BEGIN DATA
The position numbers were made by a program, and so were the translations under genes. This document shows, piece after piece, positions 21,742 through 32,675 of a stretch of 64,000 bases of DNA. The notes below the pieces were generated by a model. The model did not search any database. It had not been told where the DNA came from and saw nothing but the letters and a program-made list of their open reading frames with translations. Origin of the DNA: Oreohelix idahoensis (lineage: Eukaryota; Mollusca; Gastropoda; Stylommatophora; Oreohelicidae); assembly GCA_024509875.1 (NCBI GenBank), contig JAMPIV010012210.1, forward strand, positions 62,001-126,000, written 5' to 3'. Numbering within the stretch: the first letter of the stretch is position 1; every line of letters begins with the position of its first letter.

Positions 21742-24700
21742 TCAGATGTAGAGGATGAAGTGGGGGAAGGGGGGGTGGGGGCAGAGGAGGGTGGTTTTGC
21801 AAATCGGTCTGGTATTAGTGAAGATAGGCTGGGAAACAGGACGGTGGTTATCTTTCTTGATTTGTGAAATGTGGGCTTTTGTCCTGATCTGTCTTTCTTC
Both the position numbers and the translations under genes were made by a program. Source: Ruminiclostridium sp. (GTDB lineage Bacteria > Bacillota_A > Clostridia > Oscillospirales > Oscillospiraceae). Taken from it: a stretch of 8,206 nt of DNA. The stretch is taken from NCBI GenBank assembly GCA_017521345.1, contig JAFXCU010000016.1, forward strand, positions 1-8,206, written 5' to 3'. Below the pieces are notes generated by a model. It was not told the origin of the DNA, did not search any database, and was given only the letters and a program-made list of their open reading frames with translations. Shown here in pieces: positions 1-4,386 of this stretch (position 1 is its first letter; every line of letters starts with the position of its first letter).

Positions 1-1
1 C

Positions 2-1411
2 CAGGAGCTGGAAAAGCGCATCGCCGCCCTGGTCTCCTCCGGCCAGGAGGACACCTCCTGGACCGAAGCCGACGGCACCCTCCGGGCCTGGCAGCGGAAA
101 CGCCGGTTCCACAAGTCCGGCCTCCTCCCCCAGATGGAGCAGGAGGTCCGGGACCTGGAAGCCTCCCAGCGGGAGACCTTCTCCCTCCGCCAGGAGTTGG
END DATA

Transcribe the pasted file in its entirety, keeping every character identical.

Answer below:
The position numbers were made by a program, and so were the translations under genes. This document shows, piece after piece, positions 21,742 through 32,675 of a stretch of 64,000 bases of DNA. The notes below the pieces were generated by a model. The model did not search any database. It had not been told where the DNA came from and saw nothing but the letters and a program-made list of their open reading frames with translations. Origin of the DNA: Oreohelix idahoensis (lineage: Eukaryota; Mollusca; Gastropoda; Stylommatophora; Oreohelicidae); assembly GCA_024509875.1 (NCBI GenBank), contig JAMPIV010012210.1, forward strand, positions 62,001-126,000, written 5' to 3'. Numbering within the stretch: the first letter of the stretch is position 1; every line of letters begins with the position of its first letter.

Positions 21742-24700
21742 TCAGATGTAGAGGATGAAGTGGGGGAAGGGGGGGTGGGGGCAGAGGAGGGTGGTTTTGC
21801 AAATCGGTCTGGTATTAGTGAAGATAGGCTGGGAAACAGGACGGTGGTTATCTTTCTTGATTTGTGAAATGTGGGCTTTTGTCCTGATCTGTCTTTCTTC
Both the position numbers and the translations under genes were made by a program. Source: Ruminiclostridium sp. (GTDB lineage Bacteria > Bacillota_A > Clostridia > Oscillospirales > Oscillospiraceae). Taken from it: a stretch of 8,206 nt of DNA. The stretch is taken from NCBI GenBank assembly GCA_017521345.1, contig JAFXCU010000016.1, forward strand, positions 1-8,206, written 5' to 3'. Below the pieces are notes generated by a model. It was not told the origin of the DNA, did not search any database, and was given only the letters and a program-made list of their open reading frames with translations. Shown here in pieces: positions 1-4,386 of this stretch (position 1 is its first letter; every line of letters starts with the position of its first letter).

Positions 1-1
1 C

Positions 2-1411
2 CAGGAGCTGGAAAAGCGCATCGCCGCCCTGGTCTCCTCCGGCCAGGAGGACACCTCCTGGACCGAAGCCGACGGCACCCTCCGGGCCTGGCAGCGGAAA
101 CGCCGGTTCCACAAGTCCGGCCTCCTCCCCCAGATGGAGCAGGAGGTCCGGGACCTGGAAGCCTCCCAGCGGGAGACCTTCTCCCTCCGCCAGGAGTTGG